Solar Thermal Depolymerization Process

Authors: 
Miao, Y. - Presenter, Baylor University
Plastic pollution has become one of the most pressing environmental issues, as rapidly increasing the production of disposable plastic products overwhelms the world’s ability to deal with them. Conventional thermal depolymerization process still depends on the non-renewable fossil fuels. Therefore, a depolymerization process driven by a renewable energy source (such as solar thermal energy) will become the best solution.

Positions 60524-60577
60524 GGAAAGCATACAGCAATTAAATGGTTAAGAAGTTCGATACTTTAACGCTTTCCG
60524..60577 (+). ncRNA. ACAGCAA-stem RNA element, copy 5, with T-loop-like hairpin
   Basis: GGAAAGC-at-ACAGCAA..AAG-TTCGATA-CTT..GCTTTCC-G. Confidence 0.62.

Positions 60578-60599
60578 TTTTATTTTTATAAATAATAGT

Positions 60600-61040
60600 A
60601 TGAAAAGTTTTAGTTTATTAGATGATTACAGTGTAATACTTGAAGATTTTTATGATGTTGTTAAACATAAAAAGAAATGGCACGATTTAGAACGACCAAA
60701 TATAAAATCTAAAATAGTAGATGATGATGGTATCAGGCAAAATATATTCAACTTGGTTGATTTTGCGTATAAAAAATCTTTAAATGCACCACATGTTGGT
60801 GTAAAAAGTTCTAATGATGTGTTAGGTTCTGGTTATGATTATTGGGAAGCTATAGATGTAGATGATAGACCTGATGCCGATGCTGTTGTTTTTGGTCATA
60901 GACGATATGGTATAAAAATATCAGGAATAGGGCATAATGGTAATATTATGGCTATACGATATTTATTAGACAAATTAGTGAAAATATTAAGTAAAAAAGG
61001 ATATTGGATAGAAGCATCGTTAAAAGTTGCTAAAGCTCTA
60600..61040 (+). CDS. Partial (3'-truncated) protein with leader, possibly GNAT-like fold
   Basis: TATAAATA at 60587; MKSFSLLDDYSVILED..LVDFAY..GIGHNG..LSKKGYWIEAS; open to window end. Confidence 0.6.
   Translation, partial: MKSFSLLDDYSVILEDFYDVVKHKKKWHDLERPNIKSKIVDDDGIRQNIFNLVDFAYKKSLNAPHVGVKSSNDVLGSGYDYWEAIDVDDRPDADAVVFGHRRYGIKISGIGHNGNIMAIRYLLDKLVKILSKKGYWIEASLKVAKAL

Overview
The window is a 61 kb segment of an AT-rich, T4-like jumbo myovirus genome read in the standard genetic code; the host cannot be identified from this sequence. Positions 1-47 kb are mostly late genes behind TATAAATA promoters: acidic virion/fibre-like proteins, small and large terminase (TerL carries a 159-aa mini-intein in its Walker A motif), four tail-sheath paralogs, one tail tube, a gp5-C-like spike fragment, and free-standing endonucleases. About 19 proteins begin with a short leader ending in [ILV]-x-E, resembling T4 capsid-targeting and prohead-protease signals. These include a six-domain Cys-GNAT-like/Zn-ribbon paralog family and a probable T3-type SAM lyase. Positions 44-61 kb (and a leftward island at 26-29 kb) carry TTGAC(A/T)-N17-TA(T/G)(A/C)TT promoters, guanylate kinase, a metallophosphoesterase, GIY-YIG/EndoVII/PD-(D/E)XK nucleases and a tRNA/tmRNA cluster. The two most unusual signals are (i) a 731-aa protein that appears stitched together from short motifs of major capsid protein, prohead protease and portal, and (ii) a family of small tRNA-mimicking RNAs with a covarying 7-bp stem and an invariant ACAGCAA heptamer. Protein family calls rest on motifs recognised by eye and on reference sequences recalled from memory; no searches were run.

The proposed work will focus on the development of solar thermal depolymerization reaction set-up. The novel concept is proposed to enhance or maintain the overall efficiency of the depolymerization process without using any of fossil energy resources. The primary objective of the work proposed here is to demonstrate the feasibility of solar thermal depolymerization process with a conversion of 60~70%. The set-up includes heliostat, two-stage depolymerization reactors, heat recuperator, and distillation column. The feedstock polymers are firstly ground into small chunks and mixed with a homogeneous catalyst (Y-zeolite or MgCO3) and water. It is then fed into the first stage depolymerization reactor, and the temperature and pressure are controlled at 375°C and 225bar respectively to create supercritical water. The products of this process include slurry with polymer and catalyst, which is sent to a second-stage reactor which is located inside the heliostat. The solar energy generates heat and the reaction temperature keeps at 460~500°C, breaking down the longer hydrocarbon chains. The product then flows through a heat recuperator and recycle the heat for the first stage reactor. Finally, the shorter hydrocarbons are sorted through distillation, generating oil and ethylene.